There is a newspaper article in the local café, explaining that there are over 20,000 people a year that use some portion of the trail. But, probably less than 25% of the users travel the entire route of 150 km. I believe that most of the riders take from 3 to 5 days for the entire route.
The historic gold town of Ophir to the south east of Omakau is on a circular route that is well worth the extra 5 km. There are unique historic buildings and the incredible stone bridge over the Manuherikia River.
Day 2-Omakau to Oturehua-18 miles
Leaving from Omakau we ride through farmlands with good views of mountain ranges in the distance. This is a pleasant scenic ride, with a lot of the scenes reminiscent of the western U.S.
The Poolburn Viaduct is an incredible work of engineering that includes some awesome stonework, that is seen as one passes through the Poolburn George.
In Oturehua one can visit the oldest continually operated general store in New Zealand. Gilchrist’s General Store opened in 1902.One of the most interesting and fun accommodations along the entire route is located in this town. It is the Crows Nest Accommodation and offers an array of options from camping to bunk room and private rooms in a rural setting. One is also offered the opportunity to experience a New Zealand hot tub for a small sum of $60. There must be something about the hot tub that I do not understand. In any event , the lady running the place is very cordial and accommodating. It was a very pleasant experience.
Day 3-Oturehua to Ranfurly-16 miles
Beautiful riding through pristine countryside on a wide, traffic free gravel road is really a lot of fun!
This section of trail crosses over the highest point just before Wedderburn. It’s all downhill after that.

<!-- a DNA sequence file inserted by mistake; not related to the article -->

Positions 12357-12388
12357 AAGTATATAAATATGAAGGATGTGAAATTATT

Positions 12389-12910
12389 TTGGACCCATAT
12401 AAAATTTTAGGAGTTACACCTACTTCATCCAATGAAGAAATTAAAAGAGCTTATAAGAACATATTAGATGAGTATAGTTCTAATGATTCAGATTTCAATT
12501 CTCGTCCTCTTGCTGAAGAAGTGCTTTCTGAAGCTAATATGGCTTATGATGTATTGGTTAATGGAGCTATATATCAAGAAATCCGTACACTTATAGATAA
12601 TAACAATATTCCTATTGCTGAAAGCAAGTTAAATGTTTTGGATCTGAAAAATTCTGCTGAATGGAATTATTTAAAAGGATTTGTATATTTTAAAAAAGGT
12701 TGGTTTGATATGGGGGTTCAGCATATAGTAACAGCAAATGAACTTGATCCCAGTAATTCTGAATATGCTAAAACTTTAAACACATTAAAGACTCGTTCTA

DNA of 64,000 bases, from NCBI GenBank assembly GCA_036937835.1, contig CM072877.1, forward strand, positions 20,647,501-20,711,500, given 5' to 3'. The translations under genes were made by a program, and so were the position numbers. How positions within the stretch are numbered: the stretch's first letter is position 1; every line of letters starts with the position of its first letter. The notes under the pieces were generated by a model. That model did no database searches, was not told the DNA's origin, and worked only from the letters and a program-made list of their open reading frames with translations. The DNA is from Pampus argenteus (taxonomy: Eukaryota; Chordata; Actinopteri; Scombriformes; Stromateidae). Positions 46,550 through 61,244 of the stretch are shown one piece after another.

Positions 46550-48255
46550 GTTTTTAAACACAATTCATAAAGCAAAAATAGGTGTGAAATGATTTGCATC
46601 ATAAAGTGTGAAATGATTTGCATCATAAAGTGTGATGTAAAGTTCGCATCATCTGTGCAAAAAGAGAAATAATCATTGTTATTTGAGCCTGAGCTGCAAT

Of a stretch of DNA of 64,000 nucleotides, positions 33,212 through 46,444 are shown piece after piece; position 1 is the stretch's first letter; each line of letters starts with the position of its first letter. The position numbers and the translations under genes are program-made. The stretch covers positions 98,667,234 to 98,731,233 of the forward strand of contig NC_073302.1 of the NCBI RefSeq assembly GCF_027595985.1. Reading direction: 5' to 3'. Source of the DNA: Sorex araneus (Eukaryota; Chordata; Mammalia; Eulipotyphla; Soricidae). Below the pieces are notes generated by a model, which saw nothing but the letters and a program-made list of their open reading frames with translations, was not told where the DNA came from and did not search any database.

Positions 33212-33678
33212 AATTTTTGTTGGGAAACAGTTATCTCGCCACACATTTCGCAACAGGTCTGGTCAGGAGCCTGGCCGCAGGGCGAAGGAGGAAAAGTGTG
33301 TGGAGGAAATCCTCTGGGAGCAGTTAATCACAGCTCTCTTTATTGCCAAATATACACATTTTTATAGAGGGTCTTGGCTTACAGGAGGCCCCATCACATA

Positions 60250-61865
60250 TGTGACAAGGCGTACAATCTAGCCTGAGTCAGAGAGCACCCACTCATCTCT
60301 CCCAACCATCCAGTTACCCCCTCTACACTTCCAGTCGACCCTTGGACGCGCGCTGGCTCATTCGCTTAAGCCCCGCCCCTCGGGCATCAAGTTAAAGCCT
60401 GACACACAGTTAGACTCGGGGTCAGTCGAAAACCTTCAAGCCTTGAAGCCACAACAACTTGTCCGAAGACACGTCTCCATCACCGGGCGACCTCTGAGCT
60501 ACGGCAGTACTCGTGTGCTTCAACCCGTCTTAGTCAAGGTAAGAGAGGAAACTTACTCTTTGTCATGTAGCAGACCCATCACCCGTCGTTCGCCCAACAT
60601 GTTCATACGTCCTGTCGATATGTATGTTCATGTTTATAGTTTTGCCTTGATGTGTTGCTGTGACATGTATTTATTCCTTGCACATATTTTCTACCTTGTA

The old station house at Wedderburn has some wonderful photos of train travel back in the early days.
The Wedderburn shed has been restored to its original appearance.
Ranfurly is a lively town famous for its art deco buildings. There is a self guiding leaflet for an art deco walk around town that you can get from the information office.
A marvelous museum of the 30s is a highlight. Every imaginable artifact from that time period is displayed.
Although there are many interesting accommodations in Ranfurly, we stayed at the Ranfurly Holiday Park and Motel which offered the least expensive accommodation. Touted as a family park with lots of activities for children, we lucked out with a quiet night of camping on a manicured lawn.
Day 4-Ranfurly to Hyde-19 miles
Hyde is a tiny rural community dominated by the Central Otago Hotel and Backpackers. It is a beautifully restored building providing lodging and food. Originally founded as a gold mining town.
There are more tunnels, bridges and wide open scenery as the trail follows the Taieri River to Hyde.
Hyde is a tiny rural community dominated by the Central Otago Hotel and Backpackers. It is a beautifully restored building providing lodging and food. Originally founded as a gold mining town.
Day 5-Hyde to Middlemarch-17 miles
The beautiful Ida Valley supports farming and grazing. Sheep! Vistas are large; the route is peaceful.
We reach Middlemarch, the end of the Otago Rail Trail.
The Middlemarch Holiday Park was the most economical place to stay. Here, we finished the Otago Rail Trail and prepared to take the famous Taieri Gorge Railway straight to the city center of Dunedin.
The cycling to Pukerangi train station from Middlemarch on Pukerangi Road was an event all by itself. There, we met the steepest of all hills we had to climb in all of New Zealand. It was a fitting end to our cycling adventure.
All rights reserved. No part of this page may be reproduced or utilized in any form by any means, electronic or mechanical, including downloading, print screen, photocopying, recording, or by any information storage or retrieval system, without the prior written permission by the copyright owner.